I finally did it. I pulled all my books from B&N and enrolled the rest of the Detective Jackson novels in Amazon’s Select program. My apologies to Nook owners! But the royalties from Kindle Owners Lending Library (KOLL) are too good to pass up.

In December, Amazon paid $1.70 per “borrow.” I made more money in one month from KOLL, with only half my books enrolled, than I’ve made from B&N in the last year. Sorry again to Nook owners, but I just can’t sell books there. Which has always been puzzle to me…because I sell so well on Amazon.

So it’s done. I’m exclusive. The move is not necessarily permanent, but I have a feeling my Amazon KOLL royalties will continue grow along with sales. And as I mentioned in a previous blog: Amazon already owns me. I might as well profit as much as I can from it.

The hardest part will be not giving away ebooks from my blog…or through LibraryThing or Goodreads. The exclusivity clause prevents it, and I’ll miss that interaction with readers. I love giving books away! But I can still give away my print books, and more important, I can give away ebooks through Amazon. And I have to remind everyone that Kindle apps are available on almost every device, and you can read Kindle books online, directly from Amazon now in the “cloud.”

So my ebooks are still available to nearly anyone with a computer, mobile phone, or tablet. And I’m sleeping better at night, knowing that as long as Amazon is doing well, so am I.

  1. Good luck with the move. I just set up a schedule to have at least one book go free every week this year, and in some weeks, as many as five. My experience last week with Free in the Select program went very well, with over 25,000 downloads of Atlantis

  2. 😐 OK, one less writer for me. But I understand that you’ve got to do what’s best for you. And since it works so well, it means that for one lost reader, you’ll gain tens. Not bad arithmetic.

  3. As a nook owner, sorry to say good-bye. But good luck. I know you’re in it to make the money you need, but I’m fortunate to have most of your books already. I just can’t get on board with the program of exclusivity. As I recall someone saying, the fine print also forbids posting excerpts elsewhere, but since I didn’t read the fine print myself, I can’t be sure of that clause.

    Good luck.

  4. Good luck, LJ. I had a little hesitation, but I’ve been so frustrated over the last 18 months of trying to break into the Nook market, that I looked at this as a needed break. I’ve already had more borrows using Select, than I had sales at B&N, Smashwords, Apple etc, combined, over 18 months.

    I do feel bad for the Nook users. In fact, my whole family owns Nooks and I’m not sure how my dad will read my next book, but maybe B&N will do something to their algorithms that will promote better browsing so books can be found even if they aren’t NY Times Bestsellers or erotic romance.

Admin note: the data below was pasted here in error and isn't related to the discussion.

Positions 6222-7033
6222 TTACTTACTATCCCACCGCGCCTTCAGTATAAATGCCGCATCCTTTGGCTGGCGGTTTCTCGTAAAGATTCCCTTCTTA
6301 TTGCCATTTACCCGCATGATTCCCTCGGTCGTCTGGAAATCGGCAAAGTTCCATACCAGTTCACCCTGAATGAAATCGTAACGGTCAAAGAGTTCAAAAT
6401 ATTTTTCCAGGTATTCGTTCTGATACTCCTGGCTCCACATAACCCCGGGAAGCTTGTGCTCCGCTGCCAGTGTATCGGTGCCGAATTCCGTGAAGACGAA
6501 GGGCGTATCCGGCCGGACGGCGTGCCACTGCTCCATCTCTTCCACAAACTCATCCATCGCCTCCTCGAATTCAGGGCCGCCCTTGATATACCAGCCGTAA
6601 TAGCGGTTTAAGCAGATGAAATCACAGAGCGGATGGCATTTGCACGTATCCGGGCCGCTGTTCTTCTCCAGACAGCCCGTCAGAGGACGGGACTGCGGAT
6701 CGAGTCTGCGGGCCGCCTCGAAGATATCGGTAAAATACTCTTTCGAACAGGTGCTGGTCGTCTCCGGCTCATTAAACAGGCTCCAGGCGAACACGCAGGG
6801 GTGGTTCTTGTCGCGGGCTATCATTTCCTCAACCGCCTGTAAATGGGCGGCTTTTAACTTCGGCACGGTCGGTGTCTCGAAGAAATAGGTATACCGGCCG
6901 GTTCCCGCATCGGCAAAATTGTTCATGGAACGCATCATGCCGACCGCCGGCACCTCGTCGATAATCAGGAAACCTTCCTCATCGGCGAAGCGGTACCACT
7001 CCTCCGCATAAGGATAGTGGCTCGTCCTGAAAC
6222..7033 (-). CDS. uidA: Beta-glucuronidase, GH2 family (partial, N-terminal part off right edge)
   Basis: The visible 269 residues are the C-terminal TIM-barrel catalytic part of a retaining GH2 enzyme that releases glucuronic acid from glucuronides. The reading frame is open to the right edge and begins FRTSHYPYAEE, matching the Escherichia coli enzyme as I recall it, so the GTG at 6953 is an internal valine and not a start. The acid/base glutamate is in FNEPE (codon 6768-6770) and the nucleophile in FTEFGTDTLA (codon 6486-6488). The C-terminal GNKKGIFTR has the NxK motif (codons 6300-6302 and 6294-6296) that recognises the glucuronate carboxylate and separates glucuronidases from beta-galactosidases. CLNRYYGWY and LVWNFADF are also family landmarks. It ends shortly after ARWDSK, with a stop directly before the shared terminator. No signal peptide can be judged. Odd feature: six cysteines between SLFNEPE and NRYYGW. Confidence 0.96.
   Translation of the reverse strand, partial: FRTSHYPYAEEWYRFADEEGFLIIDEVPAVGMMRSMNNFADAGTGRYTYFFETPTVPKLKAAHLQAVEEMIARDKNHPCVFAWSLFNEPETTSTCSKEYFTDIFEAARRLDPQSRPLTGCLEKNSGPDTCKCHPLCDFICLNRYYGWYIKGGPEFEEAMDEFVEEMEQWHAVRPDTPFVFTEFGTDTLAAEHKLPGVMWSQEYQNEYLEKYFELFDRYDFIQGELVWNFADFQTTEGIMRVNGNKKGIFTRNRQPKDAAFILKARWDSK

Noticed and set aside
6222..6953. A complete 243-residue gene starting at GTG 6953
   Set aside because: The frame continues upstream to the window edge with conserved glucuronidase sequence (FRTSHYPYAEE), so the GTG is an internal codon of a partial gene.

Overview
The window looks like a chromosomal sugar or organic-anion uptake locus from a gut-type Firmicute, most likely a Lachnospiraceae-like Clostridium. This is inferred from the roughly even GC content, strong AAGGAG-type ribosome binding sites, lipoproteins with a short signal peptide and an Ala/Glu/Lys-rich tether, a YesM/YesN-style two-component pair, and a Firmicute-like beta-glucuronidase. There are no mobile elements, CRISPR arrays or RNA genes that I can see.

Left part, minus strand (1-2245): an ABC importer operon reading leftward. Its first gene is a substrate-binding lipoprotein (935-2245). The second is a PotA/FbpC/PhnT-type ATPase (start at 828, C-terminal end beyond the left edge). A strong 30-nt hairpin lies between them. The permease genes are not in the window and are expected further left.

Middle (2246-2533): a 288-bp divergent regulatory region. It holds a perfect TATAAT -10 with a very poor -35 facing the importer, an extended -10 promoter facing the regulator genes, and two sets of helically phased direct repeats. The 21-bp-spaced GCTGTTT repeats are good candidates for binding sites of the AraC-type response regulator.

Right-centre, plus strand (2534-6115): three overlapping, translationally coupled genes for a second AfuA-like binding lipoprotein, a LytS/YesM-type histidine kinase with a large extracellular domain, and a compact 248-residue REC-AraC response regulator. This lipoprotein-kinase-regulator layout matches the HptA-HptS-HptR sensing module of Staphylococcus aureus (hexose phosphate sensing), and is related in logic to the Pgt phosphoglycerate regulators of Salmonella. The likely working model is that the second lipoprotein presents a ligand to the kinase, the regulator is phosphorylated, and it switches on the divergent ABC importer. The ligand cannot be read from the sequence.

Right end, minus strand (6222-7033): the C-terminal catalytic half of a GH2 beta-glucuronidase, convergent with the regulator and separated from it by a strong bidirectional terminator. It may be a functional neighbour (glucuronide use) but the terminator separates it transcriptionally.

5. Thanks, everyone, for reading and commenting.

    Mary, for me, this was a sound business decision. I’ve contacted B&N a couple of times and said, “I’m selling around 400 books a day on Kindle, and I think I can sell books on Nook too. But I need a little visibility, a mention on your blog or newsletter.” And they weren’t interested. So most Nook owners have never heard of me.

    My books are DRM free, so people can buy them from Amazon (or download for free) and convert to epub, using free software.

    I never wanted to be exclusive, but I do want to make a living. And if I hope to have a comfortable old age, I need to make more than minimum wage. 🙂

  6. Congratulations on a very sound business decision. Of course I’m a Kindle owner so it’s right up my alley! I love your books and always look forward to the next one! I am so glad to hear of the success you keep racking up…great job!! God bless you and your talents!

  7. I understand your position, but I want to ask you one question. After Amazon corners the market on independent authors and publishers, and runs the competition out of business, do you think they will continue to offer you such a good deal?

  8. Joe, that’s a valid question, and I’ve given it a lot of thought. But even if Amazon drops its royalty rates, my readership will continue to grow, and I’ll still make a living. And I’ve never sold enough books on any other platform to even come close.

    I tried the traditional publishing route, but never broke in. I went with a small publisher and never made any money. Amazon is the only platform that helped readers discover me, as well as pay me a decent royalty. Without Amazon, I wouldn’t have much of a novelist career. I have stay with what works. If it quits working for me, I’ll move on.

  9. Kindle can download not just books, but also journals, newspapers, magazines and blogs. Once books are downloaded in the Kindle, the user can read as he pleases, continuously or intermittently, without having to recharge the device often. The battery lasts for about two weeks when the wireless mode is turned off, and for about five days when this feature is on. Even with continuous reading, the Kindle does not heat up as other devices tend to, thus never distracting the reader in any way.,:^:

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  10. The Amazon Kindle is a series of e-book readers produced by Amazon.com. Amazon Kindle devices enable users to shop for, download, browse, and read e-books, newspapers, magazines, blogs, and other digital media via wireless networking. The hardware platform, developed by Amazon.com subsidiary Lab126, began as a single device and now comprises a range of devices – most using an E Ink electronic paper display capable of rendering 16 tones to simulate reading on paper while minimizing power consumption.;’,;

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